Post Author: Kelsey Grissom
I am a pastor and the daughter of a pastor. I attended Sunday school, worship, and Bible studies for all of my growing-up years. I majored in Religion in college, and I have a Master of Divinity. I have taught and preached Bible stories to thousands of people across multiple congregations. But one night, as I sat on the couch listening to my husband, Lee, read a children’s Bible—Desmond Tutu’s Children of God: Storybook Bible—to our boys, the Bible surprised me in a way I had not expected.
If someone were to peek into our windows and watch us as we sit on that couch reading Bible stories together, we would look like an ideal American family, a picture of peace and virtue. But we are not most people’s version of an “ideal” family, and we are not always at peace—at least not right now. Our Bible time is a rare sanctuary in what often feels like a new and unstable world.
Lee and I, both previously divorced and each with a son from the first marriage, met, dated, and married in less than a year. The next several months were chaos: helping our two boys—who had always been “only” children—learn to live with another child, juggling the usual school and soccer schedules along with visitation schedules for their other parents, learning what a marriage looks like when you are awake at opposite times of the day (Lee works night shift), and realizing that family dynamics are far, far more complicated when no one was born into the family.
Somehow in the midst of all this chaos, Lee had the wherewithal to suggest buying a children’s Bible. Though I had lived and breathed the Bible my whole life, Lee and his son had limited knowledge of Bible stories. Lee thought it would help them to learn the Bible and to adjust to church life if he read the boys a Bible story each night. And maybe it would make for some quality family time as well.
Here I should confess that I anticipated gaining very little from hearing these stories read aloud. Despite how many times the Bible has surprised me in the past, yielding up unexpected meaning and new insights, I just didn’t think I would hear anything new in our night-time reading ritual.
As you have probably guessed, though, I was wrong. More often than not, I have found my eyes filling up with tears as I listen to stories I know so well—but have never heard this way before. In this context, in a family situation so foreign to how I grew up and what I have experienced, the old stories sound different. New themes emerge, and words that have been unimportant in the past suddenly stand out like trumpeted melodies.
How many times have I read or taught the story of Jacob’s ladder? In previous years I heard it as an imaginative tale of Jacob’s flight and vivid dream. But now Lee reads the words, “Jacob felt far away from his family and so very alone,” and I think about the two boys beside me, both of whom have to leave their moms to go visit dads, and vice versa. When they are homesick, feeling far away from their family, I hope they will remember Jacob’s story, and the revelation that God is with us even when we are absent from each other.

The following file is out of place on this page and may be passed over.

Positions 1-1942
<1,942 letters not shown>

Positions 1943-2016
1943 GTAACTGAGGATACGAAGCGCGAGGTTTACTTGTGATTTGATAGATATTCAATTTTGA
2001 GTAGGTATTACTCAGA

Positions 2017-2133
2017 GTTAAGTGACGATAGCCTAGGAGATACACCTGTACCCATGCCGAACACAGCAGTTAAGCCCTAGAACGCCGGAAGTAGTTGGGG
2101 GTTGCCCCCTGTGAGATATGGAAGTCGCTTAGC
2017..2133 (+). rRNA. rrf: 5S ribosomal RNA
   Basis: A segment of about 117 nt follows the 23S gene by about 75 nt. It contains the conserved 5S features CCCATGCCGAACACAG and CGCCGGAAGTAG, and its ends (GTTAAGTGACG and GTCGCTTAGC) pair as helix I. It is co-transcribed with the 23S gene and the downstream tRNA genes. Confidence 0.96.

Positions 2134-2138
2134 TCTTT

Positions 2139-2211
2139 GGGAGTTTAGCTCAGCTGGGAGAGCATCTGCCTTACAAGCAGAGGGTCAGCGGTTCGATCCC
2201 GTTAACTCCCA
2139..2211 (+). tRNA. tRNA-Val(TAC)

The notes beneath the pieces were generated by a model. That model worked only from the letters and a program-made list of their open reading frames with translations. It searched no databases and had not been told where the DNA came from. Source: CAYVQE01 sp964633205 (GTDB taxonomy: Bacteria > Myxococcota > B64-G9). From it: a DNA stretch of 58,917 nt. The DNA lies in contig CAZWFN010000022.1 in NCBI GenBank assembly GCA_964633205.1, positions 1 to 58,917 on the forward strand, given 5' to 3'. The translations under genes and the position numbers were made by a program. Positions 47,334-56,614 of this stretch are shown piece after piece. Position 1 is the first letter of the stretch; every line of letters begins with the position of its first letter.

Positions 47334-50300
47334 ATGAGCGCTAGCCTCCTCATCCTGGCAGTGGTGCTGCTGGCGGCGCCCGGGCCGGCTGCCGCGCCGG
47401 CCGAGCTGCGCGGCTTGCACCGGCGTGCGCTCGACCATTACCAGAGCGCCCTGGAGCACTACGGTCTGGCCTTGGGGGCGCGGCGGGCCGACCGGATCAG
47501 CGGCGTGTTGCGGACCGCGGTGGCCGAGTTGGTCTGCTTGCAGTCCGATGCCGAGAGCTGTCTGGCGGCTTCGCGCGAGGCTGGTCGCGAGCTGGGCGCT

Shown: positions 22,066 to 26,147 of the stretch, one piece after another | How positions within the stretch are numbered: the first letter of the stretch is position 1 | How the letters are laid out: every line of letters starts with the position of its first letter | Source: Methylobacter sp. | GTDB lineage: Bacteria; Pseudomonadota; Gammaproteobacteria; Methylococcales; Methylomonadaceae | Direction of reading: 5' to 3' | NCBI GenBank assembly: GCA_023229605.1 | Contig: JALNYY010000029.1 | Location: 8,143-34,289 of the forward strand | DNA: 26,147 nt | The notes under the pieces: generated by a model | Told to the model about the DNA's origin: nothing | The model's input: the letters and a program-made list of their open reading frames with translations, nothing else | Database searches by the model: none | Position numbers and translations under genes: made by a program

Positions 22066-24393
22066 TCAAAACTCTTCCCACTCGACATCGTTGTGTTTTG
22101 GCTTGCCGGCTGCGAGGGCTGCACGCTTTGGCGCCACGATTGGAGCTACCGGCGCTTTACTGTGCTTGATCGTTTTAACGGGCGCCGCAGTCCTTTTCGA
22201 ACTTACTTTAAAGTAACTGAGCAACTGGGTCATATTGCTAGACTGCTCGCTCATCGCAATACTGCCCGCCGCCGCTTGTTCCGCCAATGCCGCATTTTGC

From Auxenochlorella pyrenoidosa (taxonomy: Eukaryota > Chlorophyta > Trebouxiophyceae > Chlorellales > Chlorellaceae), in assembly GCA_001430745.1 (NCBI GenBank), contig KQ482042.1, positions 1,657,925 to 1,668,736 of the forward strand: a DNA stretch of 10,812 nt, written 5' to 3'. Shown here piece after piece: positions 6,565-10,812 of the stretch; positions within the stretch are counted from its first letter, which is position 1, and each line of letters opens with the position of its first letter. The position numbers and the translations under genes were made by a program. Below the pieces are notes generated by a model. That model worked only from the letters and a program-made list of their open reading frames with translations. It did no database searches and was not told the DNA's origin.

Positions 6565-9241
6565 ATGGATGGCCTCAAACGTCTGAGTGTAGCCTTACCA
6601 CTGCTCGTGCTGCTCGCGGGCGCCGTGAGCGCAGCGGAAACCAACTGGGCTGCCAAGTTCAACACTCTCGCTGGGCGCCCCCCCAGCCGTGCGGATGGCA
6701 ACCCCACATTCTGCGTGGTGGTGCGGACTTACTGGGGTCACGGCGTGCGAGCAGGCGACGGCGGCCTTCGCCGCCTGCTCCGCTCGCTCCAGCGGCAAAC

Or what of the story of Joseph and his brothers? In a culture that worships the intact, mom-dad-and-two-point-five-kids family, we are often pressured to view our “blended” family as just as cohesive and harmonious as a biological family. The Bible exerts no such pressure. In fact, the Bible paints vivid and honest pictures of the sharp edges of complex family systems. The Storybook begins the story of Joseph with his half-brothers sneering at him, “Daddy’s favorite!” and we read about their desire to kill Joseph based on their feelings of jealousy. For a child (or adult) experiencing the pangs of jealousy for parents’ and step-parents’ affection, the story of Joseph reveals that even these gripping feelings are valid and not too dark to be touched by God’s love.
Of course, we recently heard the story of Jesus, too. My boys get to hear that Jesus (Jesus!) had a step-dad, Joseph, who loved and protected a child who was not his own. What a comfort this is to children to hear that good stepparents exist (stepparents beyond Cinderella’s!) and that God often sends good people to take care of and protect children. What a comfort it is for us, as adults, as step-parents, to hear that Joseph got his share of “lip” from the step-kid too. (Is Jesus’s assertion that he was “in my Father’s house” the first recorded, ‘You’re not my real dad!’?) More seriously, it is a gift to see what an important role we stepparents can play in God’s plan, especially in an era that seems to have no use for “extra” parents.
I had heard all these stories, and more, before. But I had never heard them as a step-mom, a woman in new territory, trying desperately (and blindly) to make a home for four people who, in many ways, live such very disparate experiences. I thought that the “old, old story” would have nothing new for me, but I was wrong. I found in the Bible a friend—one willing to tell the truth about the human experience of family, and therefore a friend who’s able to share the good news: that even in the most complicated and difficult of human relationships, God is present and at work.
Kelsey Grissom is a United Methodist elder and the Associate Pastor at Asbury United Methodist Church in Birmingham, Alabama. She is also the Managing Editor at Fidelia's Sisters. Kelsey blogs at revkels.wordpress.com.
Image by: fudowakira0
Used with permission